Philadelphia: William S. Martien, 1850. Hardcover. Scarce first edition of this Presbyterian history of Virginia. William Henry Foote (1794 – 1869) was an American Presbyterian minister in Virginia and North Carolina. He served as a Confederate chaplain during the American Civil War. He wrote several books about the history of Presbyterians in the American South. Foote received a Doctorate of Divinity (D.D.) from Hampden–Sydney College (H–SC) in 1847. He served on its Board of Trustees from 1851 to 1870, and Board President from 1864 to 1866. While he was at H–SC, he wrote a two-volume history of Presbyterians in Virginia; Sketches of Virginia, Historical and Biographical (1850) and Sketches of Virginia, Historical and Biographical, Second Series (1855). Bound in tan three quarter leather with marbled boards, page edges, and endpapers. Leather is faded, rubbed, and bumped, and paper boards are scuffed. Light scattered foxing and but text remains quite legible. Ownership signature on ffep and apparent acquisition number on next ffep. Very good copy. Measures 5.75 x 9.25 inches. 568 pages. AMERSTATE/050621. Very Good.
[Breckinridge House], 1972. Paperback. Created and distributed by students living in a residence hall called Breckinridge House (possibly on the campus of Ohio University). This is a typed collection of poetry and prose written by Harry Goldwater, Kathy Schreckengost, Carol Freed, Joe Petkus, and Paul Bernstein. Side stapled with light blue paper covers and black title to front cover. Minor fading to edges of covers. Slight toning to margins, but clean overall. Size: thin quarto. Unpaginated [14 pages] PER/011117. Very Good.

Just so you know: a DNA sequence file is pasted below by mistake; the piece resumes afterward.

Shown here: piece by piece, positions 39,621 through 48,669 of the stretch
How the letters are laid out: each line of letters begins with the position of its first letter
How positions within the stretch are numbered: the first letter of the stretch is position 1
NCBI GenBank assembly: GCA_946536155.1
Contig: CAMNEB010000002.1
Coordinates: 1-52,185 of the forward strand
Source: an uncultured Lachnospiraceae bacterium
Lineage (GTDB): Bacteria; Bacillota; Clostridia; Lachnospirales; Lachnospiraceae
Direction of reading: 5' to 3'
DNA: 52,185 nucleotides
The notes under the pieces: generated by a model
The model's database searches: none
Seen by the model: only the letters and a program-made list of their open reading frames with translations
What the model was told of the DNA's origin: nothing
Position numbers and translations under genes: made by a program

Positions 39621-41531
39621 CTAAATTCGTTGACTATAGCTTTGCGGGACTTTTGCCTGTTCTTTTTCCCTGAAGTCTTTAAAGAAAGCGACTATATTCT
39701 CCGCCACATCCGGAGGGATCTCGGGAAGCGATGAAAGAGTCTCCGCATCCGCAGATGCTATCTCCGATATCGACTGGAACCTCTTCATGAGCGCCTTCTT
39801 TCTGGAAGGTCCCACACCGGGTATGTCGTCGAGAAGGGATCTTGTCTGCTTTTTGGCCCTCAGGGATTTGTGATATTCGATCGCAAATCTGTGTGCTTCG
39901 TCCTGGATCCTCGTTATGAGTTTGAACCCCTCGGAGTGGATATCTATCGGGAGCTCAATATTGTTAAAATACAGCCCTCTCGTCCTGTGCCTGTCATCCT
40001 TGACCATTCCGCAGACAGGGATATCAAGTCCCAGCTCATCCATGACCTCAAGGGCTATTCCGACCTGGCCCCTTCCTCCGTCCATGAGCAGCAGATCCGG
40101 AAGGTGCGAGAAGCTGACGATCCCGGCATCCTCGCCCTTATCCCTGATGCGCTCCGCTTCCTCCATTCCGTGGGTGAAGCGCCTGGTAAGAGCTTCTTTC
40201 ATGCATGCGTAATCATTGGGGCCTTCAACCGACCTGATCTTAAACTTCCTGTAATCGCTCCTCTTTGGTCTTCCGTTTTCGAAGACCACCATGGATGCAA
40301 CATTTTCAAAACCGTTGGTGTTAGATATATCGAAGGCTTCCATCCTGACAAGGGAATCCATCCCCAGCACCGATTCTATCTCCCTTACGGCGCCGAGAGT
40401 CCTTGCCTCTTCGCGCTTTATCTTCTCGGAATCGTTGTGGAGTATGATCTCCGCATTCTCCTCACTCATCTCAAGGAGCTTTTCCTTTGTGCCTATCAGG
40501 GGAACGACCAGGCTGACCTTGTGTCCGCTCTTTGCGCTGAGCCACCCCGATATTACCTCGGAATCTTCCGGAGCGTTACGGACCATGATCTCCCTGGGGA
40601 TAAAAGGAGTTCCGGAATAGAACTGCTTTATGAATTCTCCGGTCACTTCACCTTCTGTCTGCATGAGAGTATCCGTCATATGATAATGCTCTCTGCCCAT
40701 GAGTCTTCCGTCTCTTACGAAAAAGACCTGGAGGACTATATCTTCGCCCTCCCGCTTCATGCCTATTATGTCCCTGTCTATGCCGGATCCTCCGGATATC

New York: E. P. Dutton & Co. Inc., 1929. Hardcover. First American edition (English sheets) of the author's second book. A social satire about a the lives of Birmingham factory workers during the 1920s. Considered to be a Modernist, Proletarian novel. Original red cloth lettered in black on the spine (one of several cloth colors in which the book was bound). Label of bookseller Charles E. Lauriat on the front free endpaper, edges foxed, silverfish marks on the spine and cover edges, minor dampstains to top edge of textblock, occasional spots of foxing, otherwise very good. 269 pages. LIT/111116. Very Good.